Only days after Muammar Qaddafi defiantly vowed to stay in Libya "dead or alive" in the face of intensified NATO strikes, there are signs today that he might be exploring an exit strategy. As foreign ministers from the 22-nation Libya Contact Group met today in Abu Dhabi, an aide to opposition leader Mahmoud Jibril told Bloomberg Television that Qaddafi's son, Saif al-Islam, has reached out to the rebels in the last few days to negotiate a way for his father to relinquish power. "We are talking now of the last stage of this operation," the aide said, adding that the opposition won't allow Qaddafi (pictured above on state TV on Tuesday) to remain in the country even though he is "dreaming" of doing so. At the same conference, U.S. Secretary of State Hillary Clinton said she is aware of "numerous and continuing" overtures by "people close to Qaddafi" to negotiate a political transition, though she can't say whether the deals would be accepted, according to the AP. Clinton added that Qaddafi's "days are numbered." Of course, both the rebels and the U.S. have every incentive to suggest that Qaddafi is increasingly hemmed in and desperate.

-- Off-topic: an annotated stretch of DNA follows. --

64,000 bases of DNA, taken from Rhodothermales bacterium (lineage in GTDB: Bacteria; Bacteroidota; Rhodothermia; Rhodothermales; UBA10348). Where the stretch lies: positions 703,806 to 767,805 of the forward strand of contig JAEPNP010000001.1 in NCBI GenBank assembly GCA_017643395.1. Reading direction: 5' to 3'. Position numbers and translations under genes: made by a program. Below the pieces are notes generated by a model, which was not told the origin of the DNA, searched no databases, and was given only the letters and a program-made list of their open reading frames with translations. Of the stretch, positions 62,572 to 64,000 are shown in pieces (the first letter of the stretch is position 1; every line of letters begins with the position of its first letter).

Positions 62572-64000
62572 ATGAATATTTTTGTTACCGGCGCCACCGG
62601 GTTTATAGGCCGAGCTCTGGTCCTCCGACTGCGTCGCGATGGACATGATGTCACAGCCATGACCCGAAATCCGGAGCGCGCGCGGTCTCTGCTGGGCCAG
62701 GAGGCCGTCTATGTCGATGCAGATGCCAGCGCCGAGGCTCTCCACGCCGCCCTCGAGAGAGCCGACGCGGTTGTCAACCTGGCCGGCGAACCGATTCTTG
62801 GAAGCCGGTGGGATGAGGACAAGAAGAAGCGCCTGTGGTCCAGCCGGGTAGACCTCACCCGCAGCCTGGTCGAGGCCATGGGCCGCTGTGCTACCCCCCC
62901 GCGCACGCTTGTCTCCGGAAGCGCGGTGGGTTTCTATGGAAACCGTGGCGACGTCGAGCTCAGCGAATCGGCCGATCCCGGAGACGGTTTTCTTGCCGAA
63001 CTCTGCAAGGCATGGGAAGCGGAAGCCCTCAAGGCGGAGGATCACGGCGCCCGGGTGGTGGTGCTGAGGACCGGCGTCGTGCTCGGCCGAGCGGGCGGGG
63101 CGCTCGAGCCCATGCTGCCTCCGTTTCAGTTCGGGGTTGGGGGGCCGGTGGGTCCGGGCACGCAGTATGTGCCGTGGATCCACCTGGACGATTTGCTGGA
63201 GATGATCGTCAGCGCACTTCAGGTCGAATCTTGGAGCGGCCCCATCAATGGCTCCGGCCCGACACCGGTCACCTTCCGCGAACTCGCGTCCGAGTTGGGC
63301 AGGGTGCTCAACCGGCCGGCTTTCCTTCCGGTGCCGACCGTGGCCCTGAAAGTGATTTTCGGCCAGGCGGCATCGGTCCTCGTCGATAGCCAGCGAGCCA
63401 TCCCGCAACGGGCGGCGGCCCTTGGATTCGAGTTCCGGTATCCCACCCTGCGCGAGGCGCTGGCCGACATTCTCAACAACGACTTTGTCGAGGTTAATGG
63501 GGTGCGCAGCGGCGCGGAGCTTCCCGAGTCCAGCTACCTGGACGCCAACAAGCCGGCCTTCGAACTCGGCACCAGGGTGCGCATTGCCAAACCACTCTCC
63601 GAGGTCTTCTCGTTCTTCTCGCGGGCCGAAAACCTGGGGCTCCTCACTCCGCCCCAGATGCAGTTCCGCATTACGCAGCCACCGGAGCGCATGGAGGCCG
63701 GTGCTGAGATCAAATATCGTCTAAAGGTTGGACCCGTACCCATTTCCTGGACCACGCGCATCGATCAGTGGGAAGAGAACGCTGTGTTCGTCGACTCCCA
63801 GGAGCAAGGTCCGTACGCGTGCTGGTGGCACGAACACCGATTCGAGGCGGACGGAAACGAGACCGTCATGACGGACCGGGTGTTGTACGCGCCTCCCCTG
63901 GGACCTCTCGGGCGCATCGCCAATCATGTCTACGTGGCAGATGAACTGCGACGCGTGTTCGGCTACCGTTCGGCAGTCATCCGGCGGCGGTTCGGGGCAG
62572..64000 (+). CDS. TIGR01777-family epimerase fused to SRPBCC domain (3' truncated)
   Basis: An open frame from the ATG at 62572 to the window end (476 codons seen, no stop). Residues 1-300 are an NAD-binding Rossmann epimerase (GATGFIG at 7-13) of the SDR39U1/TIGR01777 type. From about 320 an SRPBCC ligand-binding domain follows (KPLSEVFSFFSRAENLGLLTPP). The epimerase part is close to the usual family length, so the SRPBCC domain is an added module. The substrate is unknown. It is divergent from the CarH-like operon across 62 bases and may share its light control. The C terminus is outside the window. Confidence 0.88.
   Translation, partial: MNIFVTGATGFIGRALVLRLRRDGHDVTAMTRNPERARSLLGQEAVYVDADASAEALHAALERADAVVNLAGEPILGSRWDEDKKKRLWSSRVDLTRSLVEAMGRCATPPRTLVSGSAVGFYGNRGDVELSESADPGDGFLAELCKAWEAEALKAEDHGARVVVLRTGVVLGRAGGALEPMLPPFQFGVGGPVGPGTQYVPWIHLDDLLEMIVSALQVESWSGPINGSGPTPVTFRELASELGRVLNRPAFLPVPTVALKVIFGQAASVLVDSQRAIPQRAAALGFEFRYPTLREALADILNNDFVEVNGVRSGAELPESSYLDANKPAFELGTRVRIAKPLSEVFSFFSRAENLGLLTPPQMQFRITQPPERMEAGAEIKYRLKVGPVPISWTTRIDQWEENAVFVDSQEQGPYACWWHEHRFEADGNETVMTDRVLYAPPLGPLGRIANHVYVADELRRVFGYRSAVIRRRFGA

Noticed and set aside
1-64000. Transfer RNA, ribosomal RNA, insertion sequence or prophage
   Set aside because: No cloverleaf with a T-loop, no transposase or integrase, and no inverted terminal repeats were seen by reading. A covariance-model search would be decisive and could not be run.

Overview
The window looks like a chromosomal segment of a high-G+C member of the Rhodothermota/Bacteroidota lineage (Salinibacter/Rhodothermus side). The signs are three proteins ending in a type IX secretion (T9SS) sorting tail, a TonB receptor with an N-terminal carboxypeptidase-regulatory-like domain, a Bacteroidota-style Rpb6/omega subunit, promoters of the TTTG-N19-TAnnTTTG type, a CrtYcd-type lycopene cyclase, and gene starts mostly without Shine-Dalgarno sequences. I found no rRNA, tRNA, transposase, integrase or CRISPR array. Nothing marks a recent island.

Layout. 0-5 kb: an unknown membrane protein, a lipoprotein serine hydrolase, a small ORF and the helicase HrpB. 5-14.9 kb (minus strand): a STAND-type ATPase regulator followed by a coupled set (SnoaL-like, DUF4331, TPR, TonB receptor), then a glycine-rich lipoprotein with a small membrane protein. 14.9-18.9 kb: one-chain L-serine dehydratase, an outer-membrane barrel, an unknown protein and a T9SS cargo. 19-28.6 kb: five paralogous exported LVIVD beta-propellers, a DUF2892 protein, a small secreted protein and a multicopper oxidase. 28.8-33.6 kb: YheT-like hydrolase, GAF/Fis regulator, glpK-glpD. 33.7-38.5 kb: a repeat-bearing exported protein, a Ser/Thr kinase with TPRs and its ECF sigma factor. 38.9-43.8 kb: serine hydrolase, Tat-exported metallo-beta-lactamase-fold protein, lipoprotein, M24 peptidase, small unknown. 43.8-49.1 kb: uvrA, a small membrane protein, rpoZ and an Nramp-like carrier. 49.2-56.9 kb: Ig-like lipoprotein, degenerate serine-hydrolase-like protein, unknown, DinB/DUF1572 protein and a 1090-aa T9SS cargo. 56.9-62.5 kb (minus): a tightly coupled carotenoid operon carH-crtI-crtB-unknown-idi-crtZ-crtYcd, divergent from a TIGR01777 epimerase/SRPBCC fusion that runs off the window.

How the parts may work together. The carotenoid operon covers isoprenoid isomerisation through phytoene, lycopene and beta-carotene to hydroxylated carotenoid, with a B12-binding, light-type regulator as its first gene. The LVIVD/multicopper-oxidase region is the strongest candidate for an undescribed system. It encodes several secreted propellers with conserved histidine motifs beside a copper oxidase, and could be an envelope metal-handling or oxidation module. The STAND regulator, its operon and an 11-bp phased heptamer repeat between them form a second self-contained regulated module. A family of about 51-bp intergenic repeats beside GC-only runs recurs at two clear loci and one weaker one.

As these reports surface, there are also indications that the Libyan opposition is getting a second wind. The U.S. has announced that the first shipment of Libyan oil sold by the opposition Transitional National Council has been delivered to an American refinery, while the U.S., France, Italy, Kuwait, and Turkey pledge millions to the rebels' cause. An opposition spokesman says Libya's rebels need $3 billion to pay salaries and subsidize food for the next four months, according to Al Jazeera.
This article is from the archive of our partner The Wire.
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